Third – last but not least – the movement isn’t constrained to one mode of expression but rather, we consider a rainbow of possibilities when it comes time to take action. This respect for a diversity of tactics, which has been at the heart of many controversial debates, is the result of over ten years of work by anti-authoritarians to get this principle accepted by mainstream social movements. This principle does not rest on the idea that anything goes in any given situation, but implies that the debate about the legitimacy of various tactics must occur within the movement, and should be decided for each situation by the people taking action themselves. Certainly the media should not make this decision for us. Indeed, we have all witnessed on many occasions how the mainstream media, along with State politicians, tend to create an image of the “good” versus the “bad” protestor in an effort to divide and conquer. This strategy has been used again against the current student strike activists. However, for the first time, movement “leaders” – or spokespeople – for the most part, have not denounced tactics such as economic disruption, contributing to the maintenance of a certain unity and a strong sense of solidarity within the movement.
The political culture described above is not consecrated into a platform or rulebook. Its values and principles are organic, spontaneous, and constantly evolving. To return to the rhizome metaphor, what happens underground or unseen between moments of eruption of big shoots is what builds the strength and collective empowerment of these important moments. People are working every day, in their communities – based on neighbourhoods, workplaces, shared identities or even just friend groups – to consolidate a burgeoning organisational interface that forms an anti-authoritarian commons. In order to reduce dependency on the capitalist economy, the movement sets up self-managed autonomous “services” – based on a mutual aid model – to satisfy specific needs identified by communities, such as alternative media, bike repair, autonomous libraries, collective kitchens, or childcare collectives, to name but a few. To control the means of production, the movement organizes self-managed cooperatives such as restaurants, book publishers, information technology providers, organic farmers, electricians, etc. Finally, in order to reduce dependency on mainstream media and cultural institutions, the movement has its own journalists, essayists, and researchers, as well as its own information sites, communication networks, radio shows, zines and newspapers. It also creates its own cultural institutions, such as the anarchist theatre festival, cabarets, video-making collectives, music venues or silk-screening spaces. And, because one cannot separate the private from the public spheres of life, anti-authoritarian principles are also fundamental to how kinship is practiced in the movement: in collective houses, intentional communities, party networks, etc.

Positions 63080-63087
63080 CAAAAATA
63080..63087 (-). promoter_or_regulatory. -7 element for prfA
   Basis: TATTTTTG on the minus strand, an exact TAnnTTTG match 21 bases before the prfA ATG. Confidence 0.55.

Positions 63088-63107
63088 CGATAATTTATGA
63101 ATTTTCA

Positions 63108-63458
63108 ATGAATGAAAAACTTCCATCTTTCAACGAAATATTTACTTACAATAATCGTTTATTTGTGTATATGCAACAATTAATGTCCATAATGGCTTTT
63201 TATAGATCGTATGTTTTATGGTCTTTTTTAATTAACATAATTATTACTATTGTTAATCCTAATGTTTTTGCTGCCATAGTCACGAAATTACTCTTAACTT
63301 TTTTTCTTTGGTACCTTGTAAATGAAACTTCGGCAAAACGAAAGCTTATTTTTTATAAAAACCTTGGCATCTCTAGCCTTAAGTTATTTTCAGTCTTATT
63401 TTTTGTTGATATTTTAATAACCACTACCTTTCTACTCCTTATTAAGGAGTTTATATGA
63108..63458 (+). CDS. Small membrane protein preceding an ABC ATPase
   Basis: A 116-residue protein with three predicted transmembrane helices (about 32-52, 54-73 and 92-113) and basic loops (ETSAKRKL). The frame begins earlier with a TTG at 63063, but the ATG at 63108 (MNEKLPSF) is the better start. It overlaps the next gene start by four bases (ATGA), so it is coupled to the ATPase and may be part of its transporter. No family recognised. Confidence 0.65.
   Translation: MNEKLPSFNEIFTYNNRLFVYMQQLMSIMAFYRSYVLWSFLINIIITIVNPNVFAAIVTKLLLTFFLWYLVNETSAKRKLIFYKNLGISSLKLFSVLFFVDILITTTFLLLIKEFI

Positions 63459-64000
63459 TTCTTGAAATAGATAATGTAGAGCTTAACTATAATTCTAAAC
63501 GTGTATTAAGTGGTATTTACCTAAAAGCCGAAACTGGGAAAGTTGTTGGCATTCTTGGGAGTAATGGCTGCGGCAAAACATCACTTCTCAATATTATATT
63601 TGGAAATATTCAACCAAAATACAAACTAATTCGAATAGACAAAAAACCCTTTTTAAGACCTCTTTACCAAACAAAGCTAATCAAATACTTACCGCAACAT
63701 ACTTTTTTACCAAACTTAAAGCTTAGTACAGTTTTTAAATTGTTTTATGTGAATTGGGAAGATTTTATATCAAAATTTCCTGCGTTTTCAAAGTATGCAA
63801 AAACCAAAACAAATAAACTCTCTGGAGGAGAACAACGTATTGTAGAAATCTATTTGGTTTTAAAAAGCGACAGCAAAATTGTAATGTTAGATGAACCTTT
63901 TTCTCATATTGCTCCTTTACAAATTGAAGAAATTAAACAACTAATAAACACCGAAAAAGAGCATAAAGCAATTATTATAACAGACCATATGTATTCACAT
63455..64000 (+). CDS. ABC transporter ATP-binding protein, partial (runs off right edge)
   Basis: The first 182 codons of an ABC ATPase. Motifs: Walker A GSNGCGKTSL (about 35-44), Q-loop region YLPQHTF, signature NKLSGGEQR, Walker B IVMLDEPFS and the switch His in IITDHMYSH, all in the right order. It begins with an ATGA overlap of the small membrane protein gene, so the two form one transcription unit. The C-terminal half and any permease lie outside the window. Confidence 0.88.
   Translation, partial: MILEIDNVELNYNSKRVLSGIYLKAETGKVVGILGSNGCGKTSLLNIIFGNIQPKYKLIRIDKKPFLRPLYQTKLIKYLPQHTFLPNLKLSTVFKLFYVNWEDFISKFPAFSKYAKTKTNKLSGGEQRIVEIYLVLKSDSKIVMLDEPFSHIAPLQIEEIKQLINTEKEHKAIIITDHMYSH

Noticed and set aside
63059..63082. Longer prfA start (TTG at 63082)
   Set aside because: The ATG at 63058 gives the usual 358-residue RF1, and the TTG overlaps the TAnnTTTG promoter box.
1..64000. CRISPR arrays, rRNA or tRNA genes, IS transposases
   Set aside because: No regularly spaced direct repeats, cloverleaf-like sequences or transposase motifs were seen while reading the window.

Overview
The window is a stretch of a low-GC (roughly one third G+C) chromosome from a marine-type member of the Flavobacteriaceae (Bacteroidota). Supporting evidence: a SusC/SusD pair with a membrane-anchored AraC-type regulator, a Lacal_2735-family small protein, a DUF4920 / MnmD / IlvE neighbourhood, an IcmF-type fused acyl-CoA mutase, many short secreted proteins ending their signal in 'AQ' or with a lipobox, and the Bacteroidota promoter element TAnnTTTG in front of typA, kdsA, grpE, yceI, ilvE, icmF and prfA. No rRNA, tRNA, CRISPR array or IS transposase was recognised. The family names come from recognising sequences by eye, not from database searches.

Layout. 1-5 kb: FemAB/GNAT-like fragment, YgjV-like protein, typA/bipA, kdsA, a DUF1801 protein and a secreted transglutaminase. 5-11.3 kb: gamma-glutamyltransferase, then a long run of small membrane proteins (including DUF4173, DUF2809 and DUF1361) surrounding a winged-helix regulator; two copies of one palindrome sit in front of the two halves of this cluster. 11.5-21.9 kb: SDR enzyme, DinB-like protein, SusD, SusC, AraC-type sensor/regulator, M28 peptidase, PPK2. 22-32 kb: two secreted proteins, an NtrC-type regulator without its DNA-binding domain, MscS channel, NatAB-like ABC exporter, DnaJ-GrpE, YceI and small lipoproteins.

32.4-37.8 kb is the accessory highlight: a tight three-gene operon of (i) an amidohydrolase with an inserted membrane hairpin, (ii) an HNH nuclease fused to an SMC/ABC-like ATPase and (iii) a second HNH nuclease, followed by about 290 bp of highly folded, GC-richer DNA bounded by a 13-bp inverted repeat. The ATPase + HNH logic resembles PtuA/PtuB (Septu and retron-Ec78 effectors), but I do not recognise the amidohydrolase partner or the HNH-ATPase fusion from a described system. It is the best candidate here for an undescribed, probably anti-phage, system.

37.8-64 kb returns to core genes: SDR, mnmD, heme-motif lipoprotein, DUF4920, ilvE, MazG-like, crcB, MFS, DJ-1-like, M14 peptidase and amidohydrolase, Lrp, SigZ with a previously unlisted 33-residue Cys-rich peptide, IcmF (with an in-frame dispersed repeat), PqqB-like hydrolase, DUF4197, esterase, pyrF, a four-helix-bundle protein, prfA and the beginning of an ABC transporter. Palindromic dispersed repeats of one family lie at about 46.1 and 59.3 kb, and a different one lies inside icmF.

Digging below ground level, we can see the anti-authoritarian roots underlying and nurturing the many smaller and larger shoots that have begun erupting over the past ten years. We can see what the mainstream media and public opinion might not notice, such as the links between what otherwise may appear as fragmented groups and collectives is an organisational interface that prefigures the kind of political, social and economic institutions we are building not just for tomorrow but also for today. This anti-authoritarian commons is part of a political alternative based on the two core principles of collective autonomy – self-determination and self-organisation – where people are taking things in their own hands instead of leaving them to a corrupt and disconnected corporate and state leadership. This is what is now happening in neighbourhoods all over Montreal where we hear pots and pans banging rhythmically in solidarity with the student strike and against the Liberal government, and where people are starting to organize in popular assemblies. These actions and assemblies are the spreading rhizomatic sprouts of alternative political institutions.
In 2001, we used to say, “It didn’t start in Seattle, and it won’t end with Quebec.” Perhaps now we might proclaim, “It didn’t start with Occupy, and it won’t end with the student strike.” The student strike has now evolved into a national and perhaps even international social movement that goes beyond the original opposition to the tuition hike. For this shoot to become a full-grown, mature, fruit-bearing plant – or even a wild forest! – let’s hope more and more people will engage in this politics of proximity inspired by an anti-authoritarian political culture.
*1. The use of they/we in this paper indicates that we are making this contribution as participants in the anti-authoritarian movement, and, within this movement, as members of a feminist research collective called the Research Group on Collective Autonomy (Collectif de recherche sur l’autonomie collective or CRAC) that is documenting and analyzing the movement. Using a prefigurative participatory action research (PAR) methodology, we have interviewed 120 activists since 2005, in nine different groups and networks, each of which has participated or is participating in the production of a monograph, from writing to validation to lay-out and public launch. CRAC is affiliated with the School of Community and Public Affairs, Concordia University. Website: www.crac-kebec.org. Contact: email@example.com. CRAC members authoring this article are: Sandra Jeppesen, Assistant Professor, Interdisciplinary Studies, Lakehead University, Orillia; Anna Kruzynski, Assistant Professor, School of Community and Public Affairs, Concordia University (firstname.lastname@example.org); Rachel Sarrasin, PhD candidate, Political Science, Université de Montréal.